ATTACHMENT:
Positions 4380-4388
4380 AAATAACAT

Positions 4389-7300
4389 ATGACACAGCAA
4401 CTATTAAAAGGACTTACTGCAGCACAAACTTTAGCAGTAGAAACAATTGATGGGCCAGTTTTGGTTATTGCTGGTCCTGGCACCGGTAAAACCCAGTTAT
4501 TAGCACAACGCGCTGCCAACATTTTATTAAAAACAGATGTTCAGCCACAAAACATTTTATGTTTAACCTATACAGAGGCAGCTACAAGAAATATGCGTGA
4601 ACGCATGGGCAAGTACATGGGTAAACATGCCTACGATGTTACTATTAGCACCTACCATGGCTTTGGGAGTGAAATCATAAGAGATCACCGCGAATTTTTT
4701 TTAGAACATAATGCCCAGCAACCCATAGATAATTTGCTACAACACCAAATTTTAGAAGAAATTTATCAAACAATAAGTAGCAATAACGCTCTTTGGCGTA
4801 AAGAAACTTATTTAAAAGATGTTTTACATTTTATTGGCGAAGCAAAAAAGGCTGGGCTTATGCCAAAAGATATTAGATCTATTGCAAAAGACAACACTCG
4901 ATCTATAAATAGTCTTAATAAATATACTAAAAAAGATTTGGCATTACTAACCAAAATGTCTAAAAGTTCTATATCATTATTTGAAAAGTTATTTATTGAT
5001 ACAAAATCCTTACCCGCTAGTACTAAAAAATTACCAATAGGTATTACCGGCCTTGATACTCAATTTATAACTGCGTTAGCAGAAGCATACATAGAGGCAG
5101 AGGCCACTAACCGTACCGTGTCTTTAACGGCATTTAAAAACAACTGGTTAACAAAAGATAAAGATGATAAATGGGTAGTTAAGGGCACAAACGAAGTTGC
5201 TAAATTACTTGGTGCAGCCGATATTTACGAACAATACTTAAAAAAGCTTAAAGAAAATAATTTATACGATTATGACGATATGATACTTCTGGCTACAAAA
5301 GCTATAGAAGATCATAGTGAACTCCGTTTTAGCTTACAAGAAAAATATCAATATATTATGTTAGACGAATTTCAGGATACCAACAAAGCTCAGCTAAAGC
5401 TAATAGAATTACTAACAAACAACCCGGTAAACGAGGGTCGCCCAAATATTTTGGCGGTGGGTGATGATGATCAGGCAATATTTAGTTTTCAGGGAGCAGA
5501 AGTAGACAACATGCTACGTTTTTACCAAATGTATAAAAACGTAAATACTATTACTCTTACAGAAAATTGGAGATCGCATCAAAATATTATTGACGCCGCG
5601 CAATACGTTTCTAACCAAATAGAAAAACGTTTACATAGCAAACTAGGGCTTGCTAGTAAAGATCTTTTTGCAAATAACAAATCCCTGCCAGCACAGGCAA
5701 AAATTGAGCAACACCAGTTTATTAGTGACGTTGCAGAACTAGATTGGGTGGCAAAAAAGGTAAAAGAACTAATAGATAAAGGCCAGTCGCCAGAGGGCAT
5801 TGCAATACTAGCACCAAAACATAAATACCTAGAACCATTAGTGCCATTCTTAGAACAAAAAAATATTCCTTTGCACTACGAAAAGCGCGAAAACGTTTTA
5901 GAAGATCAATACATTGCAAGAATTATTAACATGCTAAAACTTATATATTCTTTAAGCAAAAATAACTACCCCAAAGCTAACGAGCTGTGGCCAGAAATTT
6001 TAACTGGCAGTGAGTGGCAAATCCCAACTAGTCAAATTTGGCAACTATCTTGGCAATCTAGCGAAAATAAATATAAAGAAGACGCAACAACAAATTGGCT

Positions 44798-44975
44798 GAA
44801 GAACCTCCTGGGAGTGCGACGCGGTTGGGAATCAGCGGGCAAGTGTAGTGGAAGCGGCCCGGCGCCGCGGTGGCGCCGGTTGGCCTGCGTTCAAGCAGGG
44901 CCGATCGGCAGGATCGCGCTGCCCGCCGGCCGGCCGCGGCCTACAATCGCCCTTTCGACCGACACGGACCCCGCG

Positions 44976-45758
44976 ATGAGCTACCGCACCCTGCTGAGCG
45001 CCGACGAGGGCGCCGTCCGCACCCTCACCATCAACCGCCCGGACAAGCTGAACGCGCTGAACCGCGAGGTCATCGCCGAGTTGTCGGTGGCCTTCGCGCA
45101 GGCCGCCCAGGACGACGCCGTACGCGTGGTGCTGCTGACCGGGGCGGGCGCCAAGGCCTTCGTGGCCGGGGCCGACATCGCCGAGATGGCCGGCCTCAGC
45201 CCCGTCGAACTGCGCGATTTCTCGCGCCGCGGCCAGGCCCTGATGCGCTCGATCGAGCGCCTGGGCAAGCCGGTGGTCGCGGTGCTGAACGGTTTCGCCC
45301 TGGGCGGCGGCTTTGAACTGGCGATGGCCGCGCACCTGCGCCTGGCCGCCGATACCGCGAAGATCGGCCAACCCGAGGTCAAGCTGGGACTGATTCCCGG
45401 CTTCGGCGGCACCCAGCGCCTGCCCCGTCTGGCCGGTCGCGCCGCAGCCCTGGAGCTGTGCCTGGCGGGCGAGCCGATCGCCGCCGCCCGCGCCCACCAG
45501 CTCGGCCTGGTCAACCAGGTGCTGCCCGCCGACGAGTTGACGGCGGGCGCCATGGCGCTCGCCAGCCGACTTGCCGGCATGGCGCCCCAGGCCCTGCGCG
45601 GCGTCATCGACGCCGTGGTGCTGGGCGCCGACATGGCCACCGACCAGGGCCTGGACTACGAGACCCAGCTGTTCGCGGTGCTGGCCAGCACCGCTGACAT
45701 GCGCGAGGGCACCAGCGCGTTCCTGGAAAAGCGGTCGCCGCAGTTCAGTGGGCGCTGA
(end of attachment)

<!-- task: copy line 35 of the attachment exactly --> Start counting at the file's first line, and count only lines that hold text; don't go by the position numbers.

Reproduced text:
45701 GCGCGAGGGCACCAGCGCGTTCCTGGAAAAGCGGTCGCCGCAGTTCAGTGGGCGCTGA